The navigator 708 receives the determined position of the vehicle and the model of the geographic region from the correlator 706. The navigator 708 may then adjust the actual position of the vehicle based on the determined position or any obstacles that are described by the model. For example, if the vehicle is traveling along the terrain en route to a destination the navigator 708 may adjust the actual position of the vehicle based on the determined position to ensure that the vehicle stays on a predetermined track or to avoid any obstacles in its path. In the case where the vehicle 10 is approaching a landing site, the navigator 708 may adjust the actual position of the vehicle to ensure that it lands in a predetermined location or to avoid detected obstacles that could interfere with the landing.

The display 710 presents an image of the model of the geographic region to a user (e.g., a pilot or co-pilot) of the vehicle. In the case where the vehicle is moving along the terrain en route to a destination, the image will constantly change as the geographic region changes. The pilot or co-pilot may manually maneuver the vehicle to avoid the terrain or any detected obstacles if needed. In the case where the vehicle is approaching a landing site, the image will comprise a visual depiction of the landing site enabling the pilot or co-pilot to determine the safest place for the vehicle to land.

While at least one exemplary embodiment has been presented in the foregoing detailed description of the invention, it should be appreciated that a vast number of variations exist. It should also be appreciated that the exemplary embodiment or exemplary embodiments are only examples, and are not intended to limit the scope, applicability, or configuration of the invention in any way. Rather, the foregoing detailed description will provide those skilled in the art with a convenient road map for implementing an exemplary embodiment of the invention. It being understood that various changes may be made in the function and arrangement of elements described in an exemplary embodiment without departing from the scope of the invention as set forth in the appended claims.

Claims (19)

1. A method for determining a position of a vehicle with respect to a terrain, the method comprising:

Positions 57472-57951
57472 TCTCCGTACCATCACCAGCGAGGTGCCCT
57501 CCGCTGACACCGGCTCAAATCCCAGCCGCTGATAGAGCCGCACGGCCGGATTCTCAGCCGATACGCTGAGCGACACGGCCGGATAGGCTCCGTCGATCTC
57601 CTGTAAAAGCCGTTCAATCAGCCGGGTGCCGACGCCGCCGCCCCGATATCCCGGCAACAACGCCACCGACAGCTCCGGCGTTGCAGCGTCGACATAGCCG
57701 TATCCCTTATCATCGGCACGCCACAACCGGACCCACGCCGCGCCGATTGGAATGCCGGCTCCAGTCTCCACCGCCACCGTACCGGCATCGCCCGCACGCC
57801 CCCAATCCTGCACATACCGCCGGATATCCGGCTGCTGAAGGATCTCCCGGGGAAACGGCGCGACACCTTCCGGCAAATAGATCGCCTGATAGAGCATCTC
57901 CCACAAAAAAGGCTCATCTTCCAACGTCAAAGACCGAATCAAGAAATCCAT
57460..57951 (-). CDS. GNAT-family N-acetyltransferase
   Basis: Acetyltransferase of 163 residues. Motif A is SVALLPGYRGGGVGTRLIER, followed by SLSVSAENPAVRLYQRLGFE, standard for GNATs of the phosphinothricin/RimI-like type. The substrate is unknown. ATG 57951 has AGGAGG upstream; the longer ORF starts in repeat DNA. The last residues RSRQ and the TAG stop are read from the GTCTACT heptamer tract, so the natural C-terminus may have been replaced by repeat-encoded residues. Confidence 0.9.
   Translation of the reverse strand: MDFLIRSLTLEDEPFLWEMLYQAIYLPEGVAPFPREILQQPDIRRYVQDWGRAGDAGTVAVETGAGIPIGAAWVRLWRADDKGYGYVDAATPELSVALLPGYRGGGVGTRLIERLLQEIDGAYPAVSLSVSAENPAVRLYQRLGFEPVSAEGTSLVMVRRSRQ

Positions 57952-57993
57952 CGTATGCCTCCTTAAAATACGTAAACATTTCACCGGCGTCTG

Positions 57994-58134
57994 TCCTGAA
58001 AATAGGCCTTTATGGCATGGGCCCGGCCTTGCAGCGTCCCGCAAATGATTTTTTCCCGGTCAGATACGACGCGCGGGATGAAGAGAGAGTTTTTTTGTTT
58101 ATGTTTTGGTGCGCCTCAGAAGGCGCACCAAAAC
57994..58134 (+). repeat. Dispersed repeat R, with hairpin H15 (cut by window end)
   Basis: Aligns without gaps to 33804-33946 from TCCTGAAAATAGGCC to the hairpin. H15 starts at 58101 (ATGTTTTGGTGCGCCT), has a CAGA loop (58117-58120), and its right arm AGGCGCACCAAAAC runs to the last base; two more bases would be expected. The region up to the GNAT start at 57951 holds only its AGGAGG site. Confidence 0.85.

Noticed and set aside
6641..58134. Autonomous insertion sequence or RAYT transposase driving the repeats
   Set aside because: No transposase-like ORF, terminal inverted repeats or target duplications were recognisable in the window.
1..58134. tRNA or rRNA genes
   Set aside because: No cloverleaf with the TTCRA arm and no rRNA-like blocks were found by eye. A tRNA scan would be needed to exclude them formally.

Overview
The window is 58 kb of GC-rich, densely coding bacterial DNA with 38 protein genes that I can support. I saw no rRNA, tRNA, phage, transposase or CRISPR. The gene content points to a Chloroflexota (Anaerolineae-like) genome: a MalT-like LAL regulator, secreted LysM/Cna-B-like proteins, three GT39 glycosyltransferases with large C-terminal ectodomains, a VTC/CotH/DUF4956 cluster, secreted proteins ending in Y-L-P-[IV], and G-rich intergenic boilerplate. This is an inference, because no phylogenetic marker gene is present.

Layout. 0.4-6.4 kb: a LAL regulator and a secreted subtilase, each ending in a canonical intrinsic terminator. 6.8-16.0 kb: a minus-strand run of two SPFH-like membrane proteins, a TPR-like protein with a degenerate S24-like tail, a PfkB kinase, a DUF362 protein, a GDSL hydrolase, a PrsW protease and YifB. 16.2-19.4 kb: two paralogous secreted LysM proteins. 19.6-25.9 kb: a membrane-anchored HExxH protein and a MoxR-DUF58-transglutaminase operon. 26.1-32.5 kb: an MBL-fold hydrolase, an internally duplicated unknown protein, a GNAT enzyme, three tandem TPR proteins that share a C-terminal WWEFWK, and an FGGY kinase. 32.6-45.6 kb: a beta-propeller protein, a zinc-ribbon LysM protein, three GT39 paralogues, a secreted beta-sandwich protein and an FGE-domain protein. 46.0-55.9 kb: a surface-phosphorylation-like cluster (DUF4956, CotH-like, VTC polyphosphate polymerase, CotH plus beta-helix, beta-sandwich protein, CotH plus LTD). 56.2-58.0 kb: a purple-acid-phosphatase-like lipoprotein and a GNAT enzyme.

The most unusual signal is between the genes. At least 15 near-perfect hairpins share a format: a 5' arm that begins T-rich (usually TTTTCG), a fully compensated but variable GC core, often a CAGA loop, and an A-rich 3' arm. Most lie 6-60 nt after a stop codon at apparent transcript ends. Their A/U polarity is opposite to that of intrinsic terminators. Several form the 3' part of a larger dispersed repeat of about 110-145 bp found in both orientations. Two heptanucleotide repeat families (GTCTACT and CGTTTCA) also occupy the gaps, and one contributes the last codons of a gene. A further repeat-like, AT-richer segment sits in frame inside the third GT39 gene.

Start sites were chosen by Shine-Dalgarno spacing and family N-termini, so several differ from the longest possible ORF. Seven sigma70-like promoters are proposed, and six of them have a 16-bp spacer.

accumulating data received from a sensor device regarding an occupancy of a spatial region between the vehicle and a first geographic region of the terrain;
generating an evidence grid from the sensor data that describes the occupancy of the spatial region, wherein the evidence grid comprises a first set of cells that indicate an occupancy by an object and a second set of cells that does not;
aggregating the occupancy from the first set of cells and the second set of cells thereby establishing a joint probability that a reflection from the first set of cells and the second set of cells matches the sensor data;
identifying the position of the first geographic region of the terrain based on the evidence grid and previously compiled reference data; and
determining the position of the vehicle based on the position of the first geographic region of the terrain with respect to the previously compiled reference data.
2. The method of claim 1, wherein the sensor device is a millimeter-wave radar.
3. The method of claim 2, wherein the step of generating the evidence grid further comprises generating a three-dimensional evidence grid that describes the occupancy of the spatial region, wherein each cell of the three-dimensional evidence grid represents a sub-region of the spatial region and is associated with a value representing the probability that the sub-region is occupied.
4. The method of claim 3, wherein the step of generating the evidence grid further comprises: